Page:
The Association of Directors of Social Services withdrew its
evidence supporting the right of birth parents to deny adopted
people the opportunity to gain access to their birth records,
during the committee stage of the Adoption and Children Bill,
writes Jonathan Pearce.
“I’m not going to defend my corner, but I’m going to
retreat from it,” former ADSS president, and Kensington and Chelsea
director of social services, Moira Gibb told the House of Commons
special standing committee.
Indicating that the ADSS had received further information on the
issue, she added: “If you wanted to accuse us of being confused,
then you would have some justification.”
Clause 58 of the bill, as it currently stands, would make it
impossible for adoption agencies (including local authorities) to
disclose to adopted adults the information needed to obtain a copy
of their original birth certificate, where a birth parent objected
to the disclosure of the information, thus reversing the existing
right introduced by the Children Act 1975.
Earlier in the session, committee chair David Hinchliffe MP
pressed the Department of Health’s bill principal James Paton
on the reasons behind the change.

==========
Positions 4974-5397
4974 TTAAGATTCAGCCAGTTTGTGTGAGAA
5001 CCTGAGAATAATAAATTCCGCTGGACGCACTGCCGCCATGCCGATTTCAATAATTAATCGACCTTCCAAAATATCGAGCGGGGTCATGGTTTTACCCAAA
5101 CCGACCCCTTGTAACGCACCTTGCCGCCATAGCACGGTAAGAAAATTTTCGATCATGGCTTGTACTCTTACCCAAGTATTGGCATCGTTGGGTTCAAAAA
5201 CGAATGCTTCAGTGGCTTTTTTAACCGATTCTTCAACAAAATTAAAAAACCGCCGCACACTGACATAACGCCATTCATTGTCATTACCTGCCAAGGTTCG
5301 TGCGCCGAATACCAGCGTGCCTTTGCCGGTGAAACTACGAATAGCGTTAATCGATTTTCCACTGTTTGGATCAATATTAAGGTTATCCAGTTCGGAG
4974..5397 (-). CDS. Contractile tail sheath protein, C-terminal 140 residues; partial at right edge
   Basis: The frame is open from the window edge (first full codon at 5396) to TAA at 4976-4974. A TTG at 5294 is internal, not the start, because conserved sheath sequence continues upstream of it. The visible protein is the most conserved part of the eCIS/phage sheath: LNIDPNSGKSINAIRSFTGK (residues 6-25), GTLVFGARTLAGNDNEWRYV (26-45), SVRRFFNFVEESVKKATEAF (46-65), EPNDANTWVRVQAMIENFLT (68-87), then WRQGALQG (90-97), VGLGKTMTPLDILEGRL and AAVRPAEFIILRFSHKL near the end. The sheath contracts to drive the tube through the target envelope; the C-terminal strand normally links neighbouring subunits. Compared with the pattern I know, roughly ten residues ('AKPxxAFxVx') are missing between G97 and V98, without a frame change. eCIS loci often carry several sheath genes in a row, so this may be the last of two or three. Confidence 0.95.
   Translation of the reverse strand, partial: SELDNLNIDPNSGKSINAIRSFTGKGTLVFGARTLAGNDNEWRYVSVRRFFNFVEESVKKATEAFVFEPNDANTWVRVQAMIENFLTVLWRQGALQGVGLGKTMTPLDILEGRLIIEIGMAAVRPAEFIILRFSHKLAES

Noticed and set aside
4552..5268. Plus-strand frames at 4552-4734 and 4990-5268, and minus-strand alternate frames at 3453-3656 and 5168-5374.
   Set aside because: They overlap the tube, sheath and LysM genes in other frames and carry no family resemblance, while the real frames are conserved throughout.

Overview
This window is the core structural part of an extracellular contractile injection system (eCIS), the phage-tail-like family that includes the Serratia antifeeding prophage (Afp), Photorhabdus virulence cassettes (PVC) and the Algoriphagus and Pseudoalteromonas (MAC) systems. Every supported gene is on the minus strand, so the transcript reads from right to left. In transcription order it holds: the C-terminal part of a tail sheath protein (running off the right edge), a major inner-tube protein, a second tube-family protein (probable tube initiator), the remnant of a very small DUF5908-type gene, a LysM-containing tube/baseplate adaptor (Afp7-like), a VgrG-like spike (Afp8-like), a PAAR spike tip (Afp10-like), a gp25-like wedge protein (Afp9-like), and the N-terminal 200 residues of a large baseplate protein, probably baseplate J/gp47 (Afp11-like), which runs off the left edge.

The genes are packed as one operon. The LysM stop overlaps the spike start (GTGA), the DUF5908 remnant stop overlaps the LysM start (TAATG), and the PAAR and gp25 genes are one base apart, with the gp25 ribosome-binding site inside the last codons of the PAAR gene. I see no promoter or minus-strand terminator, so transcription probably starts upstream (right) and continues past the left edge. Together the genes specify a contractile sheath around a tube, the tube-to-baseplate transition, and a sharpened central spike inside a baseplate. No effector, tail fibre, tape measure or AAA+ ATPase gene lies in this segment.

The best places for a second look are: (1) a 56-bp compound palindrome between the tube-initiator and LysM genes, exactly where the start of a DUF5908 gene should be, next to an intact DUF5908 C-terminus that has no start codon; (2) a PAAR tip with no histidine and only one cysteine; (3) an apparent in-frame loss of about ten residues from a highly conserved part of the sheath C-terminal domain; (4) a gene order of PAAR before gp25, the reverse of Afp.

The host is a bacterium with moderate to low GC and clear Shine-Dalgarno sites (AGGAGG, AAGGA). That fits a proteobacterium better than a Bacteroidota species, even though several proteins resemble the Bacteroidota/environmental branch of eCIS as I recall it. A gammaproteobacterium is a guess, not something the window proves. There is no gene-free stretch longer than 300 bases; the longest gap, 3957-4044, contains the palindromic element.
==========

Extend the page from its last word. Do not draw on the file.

Paton said disclosure was “an extremely difficult and sensitive
area”, where it was “difficult to balance the various interests of
the parties”, but that the government wanted to ensure a more
consistent approach to the information adopted people could access;
allow all parties the opportunity to express a view about the
disclosure of identification information; and put in place
safeguards for the small minority where disclosure would be
“inappropriate or harmful”.
When asked for evidence supporting the reasons, Paton said the
DoH had received a small number of representations where disclosure
might be potentially dangerous for birth parents, including one
case in which an adoptee had set out their “express intention of
killing their birth parent”, because the adoption had taken place
after severe abuse which had left the adoptee physically
In reply, Hinchliffe suggested the government was using “a
sledgehammer to crack a nut”.
Paton also admitted that the DoH did not have any information on
criminal offences committed by adopted people against their birth